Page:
The Florida Democratic Party (FDP) has issued an apology to party official Ruth R. Lynch over allegations that she may have mishandled a $1,500 check the party donated to its Black Caucus organization.

In a letter to Lynch, Scott Arceneaux, FDP executive director said the organization’s director of Party Affairs had sent out an email accusing her of “misappropriating” the donation that had been intended for the Democratic Black Caucus of Florida’s 2010 convention.

“These allegations were false and inappropriate. I truly regret that they were made and the resulting attention that this email has drawn to Mrs. Lynch and her family,” Arceneaux wrote in the letter.

“As Executive Director of the Florida Democratic Party, I am writing to apologize to you on behalf of the Florida Democratic Party for false statements that emanated from this office,” Arceneaux wrote.

At the center of the controversy is an e-mail that was sent to Lynch from the party’s Tallahassee headquarters on May 25 by Mildred “Milli” Smith, director of party affairs. Among other things, Smith said the party had received a cease and desist letter from Lynch’s attorney.  She also alleged that the $1,500 check had actually been deposited into Lynch’s personal bank account. Lynch denies those allegations.

Lynch, who had not responded previously to requests from the South Florida Times for comment, said in an e-mail, “I never handled the FDP check nor did it ever come to Broward County. I will no longer defend myself surrounding a lie intended to assassinate my character.”

Asked to provide more details on the issue and Smith’s claim that a cease and desist letter was sent, Lynch said she would not discuss the matter any further.

Arceneaux’s letter was followed by a statement from Dr. Bruce Miles, president of the Democratic Black Caucus of Florida, who also offered an apology to Lynch. Miles said he deposited the check in question into the organization’s bank account.
Miles said the accusation made against Lynch had been intended to "assassinate" her character.

“Mrs. Lynch was accused of depositing the check in her personal account, which is a total lie,” Miles wrote.

Miles did not return several phone calls or respond to e-mails seeking further comment.

The Florida Democratic Party did not release copies of the $1,500 check so it could be determined who endorsed it and into what account it was deposited. Smith referred questions to party spokesman Eric Jotkoff. Asked what steps might be taken to avoid future miscommunication and if Smith would face disciplinary action over her e-mail, Jotkoff said those issues were being handled internally, but declined to elaborate.

Smith’s e-mail is part of an ongoing controversy surrounding the Black Caucus’ 2010 annual convention held in Plantation. Lynch co-chaired a committee that organized the event. Some members of the organization say they are still seeking an accounting of the donations and expenditures.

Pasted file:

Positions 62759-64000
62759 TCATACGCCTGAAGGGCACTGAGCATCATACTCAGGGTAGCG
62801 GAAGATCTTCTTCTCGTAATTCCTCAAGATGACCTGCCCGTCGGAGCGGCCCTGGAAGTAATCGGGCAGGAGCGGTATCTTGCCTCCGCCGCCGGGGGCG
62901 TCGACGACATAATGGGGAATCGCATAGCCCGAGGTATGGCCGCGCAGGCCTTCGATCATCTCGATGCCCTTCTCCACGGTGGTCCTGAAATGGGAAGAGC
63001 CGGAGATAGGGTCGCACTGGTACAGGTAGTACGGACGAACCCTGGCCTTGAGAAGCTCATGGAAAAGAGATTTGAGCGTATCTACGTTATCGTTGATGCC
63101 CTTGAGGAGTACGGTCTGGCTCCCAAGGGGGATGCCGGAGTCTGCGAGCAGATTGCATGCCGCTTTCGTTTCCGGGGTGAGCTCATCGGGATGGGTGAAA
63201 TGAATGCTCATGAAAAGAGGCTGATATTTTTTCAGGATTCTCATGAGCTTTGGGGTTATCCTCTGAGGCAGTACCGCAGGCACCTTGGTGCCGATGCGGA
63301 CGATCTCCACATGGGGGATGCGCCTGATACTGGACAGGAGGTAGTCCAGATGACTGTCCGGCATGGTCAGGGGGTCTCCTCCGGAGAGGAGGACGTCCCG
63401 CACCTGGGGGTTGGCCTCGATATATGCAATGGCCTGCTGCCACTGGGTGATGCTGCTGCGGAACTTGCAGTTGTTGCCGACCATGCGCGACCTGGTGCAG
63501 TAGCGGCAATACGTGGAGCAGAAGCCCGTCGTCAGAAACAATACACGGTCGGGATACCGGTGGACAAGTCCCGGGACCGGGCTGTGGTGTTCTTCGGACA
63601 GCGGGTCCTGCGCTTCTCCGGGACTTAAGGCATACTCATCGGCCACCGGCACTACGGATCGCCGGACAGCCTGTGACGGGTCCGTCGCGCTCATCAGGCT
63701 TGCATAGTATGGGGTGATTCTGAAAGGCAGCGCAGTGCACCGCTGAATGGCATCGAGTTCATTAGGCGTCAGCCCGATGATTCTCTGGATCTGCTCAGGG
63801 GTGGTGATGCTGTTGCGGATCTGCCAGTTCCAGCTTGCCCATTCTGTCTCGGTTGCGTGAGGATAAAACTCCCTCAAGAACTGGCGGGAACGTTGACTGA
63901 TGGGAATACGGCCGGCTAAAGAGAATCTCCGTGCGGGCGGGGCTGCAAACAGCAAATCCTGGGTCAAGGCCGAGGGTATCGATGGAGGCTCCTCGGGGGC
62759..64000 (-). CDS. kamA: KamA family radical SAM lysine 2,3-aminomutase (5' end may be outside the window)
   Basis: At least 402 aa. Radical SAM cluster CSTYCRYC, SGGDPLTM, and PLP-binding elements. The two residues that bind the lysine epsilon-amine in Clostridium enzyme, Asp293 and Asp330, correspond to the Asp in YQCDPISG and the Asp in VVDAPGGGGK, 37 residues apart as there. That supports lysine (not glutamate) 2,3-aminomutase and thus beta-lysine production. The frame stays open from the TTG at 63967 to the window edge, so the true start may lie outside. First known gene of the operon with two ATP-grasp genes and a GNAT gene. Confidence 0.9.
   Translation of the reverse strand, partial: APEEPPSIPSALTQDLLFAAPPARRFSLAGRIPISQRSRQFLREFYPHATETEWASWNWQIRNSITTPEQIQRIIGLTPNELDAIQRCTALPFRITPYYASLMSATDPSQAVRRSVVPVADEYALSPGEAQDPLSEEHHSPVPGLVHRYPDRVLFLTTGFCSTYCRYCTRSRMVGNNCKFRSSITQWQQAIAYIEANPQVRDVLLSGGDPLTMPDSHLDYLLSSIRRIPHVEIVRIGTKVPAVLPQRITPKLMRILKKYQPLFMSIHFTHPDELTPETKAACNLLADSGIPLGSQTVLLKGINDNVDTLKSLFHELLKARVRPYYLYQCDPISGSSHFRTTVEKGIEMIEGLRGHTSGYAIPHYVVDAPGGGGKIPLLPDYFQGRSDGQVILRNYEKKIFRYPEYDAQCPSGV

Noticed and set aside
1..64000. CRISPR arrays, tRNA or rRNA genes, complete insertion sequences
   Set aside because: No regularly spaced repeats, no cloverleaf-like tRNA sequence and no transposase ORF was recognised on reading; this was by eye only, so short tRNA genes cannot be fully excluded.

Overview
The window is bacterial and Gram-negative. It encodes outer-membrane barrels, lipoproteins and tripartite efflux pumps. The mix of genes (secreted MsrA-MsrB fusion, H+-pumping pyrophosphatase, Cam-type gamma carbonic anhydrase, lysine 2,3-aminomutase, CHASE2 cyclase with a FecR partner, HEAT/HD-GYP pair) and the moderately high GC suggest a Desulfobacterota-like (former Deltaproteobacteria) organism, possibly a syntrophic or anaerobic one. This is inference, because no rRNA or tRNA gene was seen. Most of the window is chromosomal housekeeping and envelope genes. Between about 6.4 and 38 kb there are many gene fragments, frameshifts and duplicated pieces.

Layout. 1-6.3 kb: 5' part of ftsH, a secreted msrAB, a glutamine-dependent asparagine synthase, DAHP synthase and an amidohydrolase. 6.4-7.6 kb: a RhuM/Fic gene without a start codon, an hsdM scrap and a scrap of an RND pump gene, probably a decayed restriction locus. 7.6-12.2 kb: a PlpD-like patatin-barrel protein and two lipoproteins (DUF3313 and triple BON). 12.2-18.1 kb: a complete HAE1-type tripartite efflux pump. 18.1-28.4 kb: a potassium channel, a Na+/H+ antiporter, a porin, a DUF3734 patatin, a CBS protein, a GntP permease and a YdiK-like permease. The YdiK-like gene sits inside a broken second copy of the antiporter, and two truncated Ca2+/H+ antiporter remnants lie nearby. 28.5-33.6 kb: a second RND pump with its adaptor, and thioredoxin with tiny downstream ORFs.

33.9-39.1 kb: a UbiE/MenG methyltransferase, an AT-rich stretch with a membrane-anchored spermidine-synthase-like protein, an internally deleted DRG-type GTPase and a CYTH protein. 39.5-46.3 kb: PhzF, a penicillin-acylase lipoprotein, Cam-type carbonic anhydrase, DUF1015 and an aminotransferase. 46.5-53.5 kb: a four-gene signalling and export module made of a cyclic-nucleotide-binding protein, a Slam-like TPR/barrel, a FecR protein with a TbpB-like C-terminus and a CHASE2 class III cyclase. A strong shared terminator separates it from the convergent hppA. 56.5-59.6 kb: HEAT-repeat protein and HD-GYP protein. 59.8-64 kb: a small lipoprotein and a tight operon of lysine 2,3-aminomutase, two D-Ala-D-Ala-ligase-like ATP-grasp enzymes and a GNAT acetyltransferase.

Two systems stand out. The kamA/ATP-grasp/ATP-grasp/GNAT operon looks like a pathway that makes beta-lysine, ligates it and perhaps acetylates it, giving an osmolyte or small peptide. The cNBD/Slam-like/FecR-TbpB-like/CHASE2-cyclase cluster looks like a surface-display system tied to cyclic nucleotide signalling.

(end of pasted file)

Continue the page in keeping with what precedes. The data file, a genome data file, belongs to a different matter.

Alan Brown, the immediate past president of the Broward County chapter of the Black Caucus, filed a grievance against Lynch after being forwarded a copy of Smith’s e-mail.  Lynch did not respond to the allegation. A grievance committee determined Brown’s complaint had merit and recommended Lynch’s removal from her vice president’s post. The Black Caucus executive board will deliberate the recommendation at a July 30 hearing scheduled to take place in Orlando.

Meanwhile, the letters of apology from party officials to Lynch are generating more turmoil within the organization.

“Neither Bruce Miles nor Scott Arceneaux has the authority to supersede a grievance that is already in the process of being [investigated],” said Daisy Black, who chairs the Black Caucus grievance committee in an e-mail. “They both abused their positions with their respective organizations by sending out letters absolving Ruth Lynch before it went to the executive committee and the Florida Democratic Party Judicial committee.”

Black said new information has come to light and the facts would be examined at the hearing, but did not indicate the nature of that information.

“I did the recommendations. There are still other charges that are not in this grievance that have surfaced since the grievance came up,” Black said. “I will not respond to the FDP letter, since I will be doing a letter to the Florida Democratic Party chair about Mr. Arceneaux's involvement in this matter.”

Brown, the former president who filed the grievance, agreed. He said the core issue of a detailed financial accounting still has not been addressed.

“This started because of concerns about the finances. The grievance is not only about the check; it is also about Lynch’s failure to give an accounting and this process should not be interfered with,” Brown said. “The outcome should be based on evidence, not insult-filled letters. We still have no accounting of the money, so we are trying to find out exactly what is going on with these apologies because nothing has been resolved.”


**Pictured Above, L/R, is Ruth Lynch, Daisy Black, Alan Brown and Scott Arceneaux